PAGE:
The 21 Questions That Will Shape Neuroscience in the 21st Century
Understanding how the human brain works is perhaps one of the most fascinating subjects of psychology, philosophy and the human sciences. It is a subject that has been pursued for centuries. Theories have been formed and dismissed over the ages but perhaps neuroscience forms the zenith of our attempts to unravel the mechanisms of thought; and places the science of the brain on the very boundary of knowledge.
Discovering the most intimate secrets of brain function, using all the tricks of neuroscience, is perhaps the foremost concern of our age. A team absolutely dedicated to the task is The Brain Mind Forum, which is compiling a list that will define some of the most difficult intellectual quests of the 21st century. Inspired by the 23 questions declared by the German mathematician David Hilbert in 1900, the current ambition is to construct the research focus of neuroscience for the remainder of the century and beyond. A starting list of over 200 questions concerning the mind, (broken down into 21 general questions) has already been assembled with the hope that, by asking the right questions, researchers will arrive at some paradigm changing answers. If nothing else, increasing our understanding of neurology and of the thinking process is fundamental if we ever wish to some of the 1000 or so illnesses of the brain.
And so the Brain Mind Forum is engaging with academics, corporations and the public in order to ascertain what are the great neuroscientific questions of the century. A taxonomy of questions will be compiled based upon this consultation process.
The current 21 general areas of interest are examined below, and cover such questions as physiology, attributes and capabilities of the mind, identifying the future beneficiaries of brain science, the pathways to solutions and how success will be measured. The list is not exhaustive and is presently an open document that will be rewritten with public input, however, at the end of the process a definitive set of questions will be formed. So here goes, the current highlights of the list as it stands:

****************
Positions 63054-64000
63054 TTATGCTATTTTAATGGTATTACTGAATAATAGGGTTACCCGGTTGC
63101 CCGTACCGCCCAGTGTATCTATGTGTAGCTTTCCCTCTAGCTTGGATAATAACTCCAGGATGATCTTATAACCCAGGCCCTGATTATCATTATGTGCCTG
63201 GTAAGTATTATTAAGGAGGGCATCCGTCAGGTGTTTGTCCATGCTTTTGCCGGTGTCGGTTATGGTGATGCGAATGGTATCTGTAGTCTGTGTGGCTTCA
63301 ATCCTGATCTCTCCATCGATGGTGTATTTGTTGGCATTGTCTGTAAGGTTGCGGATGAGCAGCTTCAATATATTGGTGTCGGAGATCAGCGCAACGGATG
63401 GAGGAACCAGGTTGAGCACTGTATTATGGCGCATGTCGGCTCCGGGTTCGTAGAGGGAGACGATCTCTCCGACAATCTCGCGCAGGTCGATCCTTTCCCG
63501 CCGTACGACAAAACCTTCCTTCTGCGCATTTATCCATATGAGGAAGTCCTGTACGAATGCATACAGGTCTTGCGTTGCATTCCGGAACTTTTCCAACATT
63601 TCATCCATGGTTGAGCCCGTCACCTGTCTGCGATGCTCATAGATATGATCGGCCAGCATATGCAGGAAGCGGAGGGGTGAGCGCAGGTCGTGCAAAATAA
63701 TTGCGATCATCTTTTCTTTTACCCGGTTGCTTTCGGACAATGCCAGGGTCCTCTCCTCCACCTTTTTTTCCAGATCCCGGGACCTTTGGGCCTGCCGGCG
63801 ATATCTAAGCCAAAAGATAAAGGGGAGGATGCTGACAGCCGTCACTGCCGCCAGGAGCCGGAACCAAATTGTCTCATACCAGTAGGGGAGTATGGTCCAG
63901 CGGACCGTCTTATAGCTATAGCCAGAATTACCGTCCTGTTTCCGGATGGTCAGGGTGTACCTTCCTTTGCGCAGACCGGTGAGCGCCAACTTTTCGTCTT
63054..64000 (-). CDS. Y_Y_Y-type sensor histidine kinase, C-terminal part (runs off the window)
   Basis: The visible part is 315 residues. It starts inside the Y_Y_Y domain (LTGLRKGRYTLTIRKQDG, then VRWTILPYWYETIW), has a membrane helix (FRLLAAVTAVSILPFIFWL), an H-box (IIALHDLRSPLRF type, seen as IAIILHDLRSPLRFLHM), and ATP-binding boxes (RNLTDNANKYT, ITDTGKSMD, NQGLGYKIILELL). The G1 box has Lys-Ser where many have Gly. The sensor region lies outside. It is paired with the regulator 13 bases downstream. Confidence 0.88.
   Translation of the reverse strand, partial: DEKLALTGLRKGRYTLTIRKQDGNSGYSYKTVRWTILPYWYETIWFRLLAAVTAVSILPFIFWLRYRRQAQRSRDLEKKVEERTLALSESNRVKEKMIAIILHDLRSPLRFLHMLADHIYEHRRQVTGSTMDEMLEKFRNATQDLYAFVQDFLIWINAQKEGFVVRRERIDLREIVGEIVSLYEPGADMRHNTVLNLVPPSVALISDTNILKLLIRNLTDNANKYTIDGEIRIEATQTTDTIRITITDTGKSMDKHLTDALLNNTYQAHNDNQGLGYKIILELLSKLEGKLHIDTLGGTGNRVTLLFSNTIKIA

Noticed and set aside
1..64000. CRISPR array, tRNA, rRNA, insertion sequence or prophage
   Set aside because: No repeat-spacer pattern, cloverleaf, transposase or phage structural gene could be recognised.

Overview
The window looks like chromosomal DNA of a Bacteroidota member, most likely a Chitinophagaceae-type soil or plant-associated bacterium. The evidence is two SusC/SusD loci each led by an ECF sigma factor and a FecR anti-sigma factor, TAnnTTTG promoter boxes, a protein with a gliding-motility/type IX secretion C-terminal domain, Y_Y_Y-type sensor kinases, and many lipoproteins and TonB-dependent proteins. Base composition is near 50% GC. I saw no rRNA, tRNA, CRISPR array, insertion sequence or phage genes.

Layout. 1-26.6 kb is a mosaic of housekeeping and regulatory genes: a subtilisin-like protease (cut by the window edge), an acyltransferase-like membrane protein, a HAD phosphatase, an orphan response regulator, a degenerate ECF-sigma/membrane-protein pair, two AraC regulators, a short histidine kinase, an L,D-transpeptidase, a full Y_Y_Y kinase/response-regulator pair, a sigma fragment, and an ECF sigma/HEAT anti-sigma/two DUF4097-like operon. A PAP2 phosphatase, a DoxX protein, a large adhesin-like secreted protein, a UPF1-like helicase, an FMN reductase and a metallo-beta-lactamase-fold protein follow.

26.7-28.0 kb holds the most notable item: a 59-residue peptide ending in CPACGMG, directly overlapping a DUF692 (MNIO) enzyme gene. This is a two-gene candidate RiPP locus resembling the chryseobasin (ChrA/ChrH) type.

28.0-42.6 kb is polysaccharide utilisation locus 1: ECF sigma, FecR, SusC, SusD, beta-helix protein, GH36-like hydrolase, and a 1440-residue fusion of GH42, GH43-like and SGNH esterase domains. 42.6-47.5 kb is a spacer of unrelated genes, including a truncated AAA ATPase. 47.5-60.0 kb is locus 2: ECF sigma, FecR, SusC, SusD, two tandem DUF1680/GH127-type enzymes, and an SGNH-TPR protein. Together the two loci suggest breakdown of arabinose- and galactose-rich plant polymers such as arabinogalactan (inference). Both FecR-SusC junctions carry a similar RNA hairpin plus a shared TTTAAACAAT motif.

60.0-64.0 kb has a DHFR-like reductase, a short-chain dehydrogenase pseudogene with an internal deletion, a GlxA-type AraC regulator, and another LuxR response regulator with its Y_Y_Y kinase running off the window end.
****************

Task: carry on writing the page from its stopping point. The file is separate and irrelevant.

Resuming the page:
1. Questions about how the Brain works.
2. Questions about the attributes and functions of the Mind.
A selection of the key concerns in this section Includes such questions as:
2.1. How do we learn from experience?
2.4. Which brain processes make something meaningful?
2.5. What are intelligence and thinking?
2.10. What is conscious awareness?
And the parallel questions:
2.12. How does the Brain process time?
2.13. How do we observe, describe, define and measure qualia?
Associated General Questions
3. What makes a Brain Mind normal or abnormal?
4. What is the significance to the Brain Mind of nutrients and energy?
5. What are the definitions of ‘life’ and the relevance to our understanding of the Brain Mind?
The Way Ahead
6. What can Brain science offer society?
7. Who are the beneficiaries?
8.What are the paths to finding solutions? What road maps can we construct? How can we track progress and measure success? To bring the full power of the scientific method to bear do we need to develop definitions, notations and means to measure the features of the brain we observe.
The full unabridged list can be viewed at BrainMindForum.
It will be interesting to see the final list as it emerges and then track the developments in the field. It may just be the case that we witness an intellectual breakthrough this century to match the renaissance and quantum breakthroughs of the past. Whatever happens, it is almost certain that the questions we ask ourselves will be re-framed over the next 100 years, meaning that new answers will be available and new challenges will arise.